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1 December 2011 Global climate change and small mammal populations in north-central Chile
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Abstract

Since 1989 we have monitored small mammal populations at a semiarid site in north-central Chile with a large-scale livetrapping grid complex. Selective exclusions of vertebrate predators or putative small mammal competitors, or both, have yielded relatively small or mostly transitory effects, or both, on small mammal population dynamics and plant community composition. During the study period 5 El Niño–high rainfall episodes have occurred lasting 1–3 years. Resident or core small mammals such as Abrothrix olivaceus, Phyllotis darwini, and Octodon degus experience dramatic fluctuations during and following rainfall pulses. Temporary resident or opportunistic species such as Oligoryzomys longicaudatus and A. longipilis disappear from the thorn scrub for varying periods of time. All species persist in more mesic nearby habitats near dry stream courses (aguadas). Since a 3-year high rainfall event in 2000–2002 mean annual rainfall has increased in this region, mainly due to a lack of prolonged droughts. Under these conditions, and building on a qualitative model proposed by Noy-Meir, long-lived species might become more abundant. Changes in the small mammal assemblage are consistent with these predictions; O. degus, a caviomorph rodent with a long life span, now comprises a more constant proportion of the small mammal biomass in the thorn scrub, and we have documented reduced variation in species diversity. Increased rainfall, a predicted consequence of global climate change in this region, might be leading to changes in small mammal assemblage structure and composition and ultimately will result in a more stable, less oscillatory assemblage in the thorn scrub. Additionally, invasive groups such as introduced lagomorphs and ephemeral plants might become more abundant in this community. The long-term consequences of changes in rainfall patterns due to El Niño Southern Oscillations (ENSOs), with important teleconnections to global-scale phenomena, will lead to diverse changes at the community level here.

Long-term studies are important for identifying the importance and strength of biotic interactions and abiotic effects such as those due to global climate change (GCC—Müller et al. 2010). The former can be subtle and difficult to detect at short timescales, requiring carefully designed experiments and long-term monitoring to tease apart multiple interactions and distinguish between top-down and bottom-up control (Hunter and Price 1992; Meserve et al. 2003; Power 1992). The latter necessitates baseline data on preexisting conditions and sustained monitoring during periods of climate variation.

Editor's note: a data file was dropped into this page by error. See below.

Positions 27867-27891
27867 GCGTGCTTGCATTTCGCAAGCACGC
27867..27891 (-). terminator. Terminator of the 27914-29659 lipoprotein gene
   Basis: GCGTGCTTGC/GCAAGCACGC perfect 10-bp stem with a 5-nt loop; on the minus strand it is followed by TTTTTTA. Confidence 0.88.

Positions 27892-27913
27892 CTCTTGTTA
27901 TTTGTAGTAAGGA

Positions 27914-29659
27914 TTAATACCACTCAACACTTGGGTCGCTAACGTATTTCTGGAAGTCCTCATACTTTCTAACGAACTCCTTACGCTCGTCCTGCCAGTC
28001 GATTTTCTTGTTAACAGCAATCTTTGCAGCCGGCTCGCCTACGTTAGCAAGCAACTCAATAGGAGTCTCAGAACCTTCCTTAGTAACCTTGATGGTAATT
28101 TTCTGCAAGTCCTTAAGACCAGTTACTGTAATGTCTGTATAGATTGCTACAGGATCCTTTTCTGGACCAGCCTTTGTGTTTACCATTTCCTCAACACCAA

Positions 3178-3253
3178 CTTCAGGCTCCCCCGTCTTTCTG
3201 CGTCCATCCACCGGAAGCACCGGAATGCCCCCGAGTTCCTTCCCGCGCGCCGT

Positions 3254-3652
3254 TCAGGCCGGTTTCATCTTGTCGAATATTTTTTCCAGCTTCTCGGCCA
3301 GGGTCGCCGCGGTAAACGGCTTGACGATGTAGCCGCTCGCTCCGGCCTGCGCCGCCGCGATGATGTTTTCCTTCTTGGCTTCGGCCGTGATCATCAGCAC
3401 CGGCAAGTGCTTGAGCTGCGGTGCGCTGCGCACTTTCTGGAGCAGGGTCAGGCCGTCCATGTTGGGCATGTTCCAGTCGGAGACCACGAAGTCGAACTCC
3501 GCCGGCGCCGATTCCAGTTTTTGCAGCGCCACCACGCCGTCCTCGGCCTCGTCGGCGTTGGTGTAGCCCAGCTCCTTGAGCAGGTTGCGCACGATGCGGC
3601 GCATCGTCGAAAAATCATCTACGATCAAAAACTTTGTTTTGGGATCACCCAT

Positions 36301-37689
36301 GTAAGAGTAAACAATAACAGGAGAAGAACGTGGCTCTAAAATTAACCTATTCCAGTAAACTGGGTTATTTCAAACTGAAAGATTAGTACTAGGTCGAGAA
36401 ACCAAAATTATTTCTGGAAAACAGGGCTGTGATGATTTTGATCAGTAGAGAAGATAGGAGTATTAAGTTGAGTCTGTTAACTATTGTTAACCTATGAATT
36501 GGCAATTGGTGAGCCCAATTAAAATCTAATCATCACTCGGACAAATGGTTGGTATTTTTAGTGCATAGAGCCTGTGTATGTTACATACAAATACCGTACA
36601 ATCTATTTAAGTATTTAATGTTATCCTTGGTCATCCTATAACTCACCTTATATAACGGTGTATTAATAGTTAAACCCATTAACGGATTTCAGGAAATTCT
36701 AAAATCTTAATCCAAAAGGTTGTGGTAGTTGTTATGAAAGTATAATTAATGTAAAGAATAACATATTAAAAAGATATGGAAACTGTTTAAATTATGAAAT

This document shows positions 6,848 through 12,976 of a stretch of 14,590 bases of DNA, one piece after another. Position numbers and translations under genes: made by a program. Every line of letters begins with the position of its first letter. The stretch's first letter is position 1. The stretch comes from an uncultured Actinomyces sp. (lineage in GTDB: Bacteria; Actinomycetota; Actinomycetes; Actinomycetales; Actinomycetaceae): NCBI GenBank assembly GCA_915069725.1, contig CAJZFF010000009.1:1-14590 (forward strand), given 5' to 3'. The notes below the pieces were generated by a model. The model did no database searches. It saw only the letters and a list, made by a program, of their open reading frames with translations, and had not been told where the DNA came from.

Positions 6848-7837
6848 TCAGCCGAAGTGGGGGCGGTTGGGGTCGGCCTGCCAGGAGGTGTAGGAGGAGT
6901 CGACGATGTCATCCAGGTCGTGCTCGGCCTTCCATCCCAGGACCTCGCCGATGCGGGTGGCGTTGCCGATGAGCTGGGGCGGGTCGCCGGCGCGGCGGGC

Whereas small-scale “pulse” studies often yield definitive results regarding the role of biotic interactions such as competition and predation, they can be less useful in predicting long-term consequences of broadscale processes such as GCC where “press” (i.e., long-term) studies are more appropriate. Although evidence for GCC is now so pervasive as to be irrefutable (Intergovernmental Panel on Climatic Change 2007; Walther et al. 2002), there remain limited numbers of long-term studies that allow for tracking organismal responses to this change, particularly in arid–semiarid parts of the Southern Hemisphere. These regions are of special interest because increased frequency, duration, and magnitude of El Niño Southern Oscillation (ENSO) events are one facet of ongoing GCC (Diaz et al. 2001; Easterling et al. 2000; Herbert and Dixon 2002; Mann et al. 2000; Timmermann et al. 1999). In western South America increasing rainfall tends to occur during ENSO warm phases, especially in southwestern Peru and north-central Chile; concurrently, low rainfall occurs elsewhere, such as in Australia and southern Africa. Although dispute remains about linkages between ENSO and GCC (e.g., Diaz et al. 2001; Kleeman and Power 2000), evidence suggests that GCC already has altered the ENSO phenomenon (Fedorov and Philander 2000; Kerr 2004). Several stepwise shifts in climate appear to have occurred in the past 30 years, including one around 1976 when the eastern Pacific Ocean became warmer (World Meterological Organization 1992). Between 1976 and 1998 El Niños were larger, more persistent, and frequent; the 2 largest El Niños of the 20th century occurred in this period (Gergis and Fowler 2009). The implications of such changes for semiarid regions are diverse (Holmgren et al. 2006; Jaksic 2001). Increased rainfall leads to dramatic changes in ephemeral plant cover (Dillon and Rundel 1990; Gutiérrez et al. 2000a), but in multiple-year El Niño–high-rainfall events ephemeral plant cover actually can decrease in subsequent years (de la Maza et al. 2009; Gutiérrez et al. 2000b). Various organismal groups increase dramatically following El Niños, including small mammals (Lima et al. 2002, 2006; Meserve et al. 1995), their vertebrate predators (e.g., Arim and Jaksic 2005; Farias and Jaksic 2007; Jaksic et al. 1997), and birds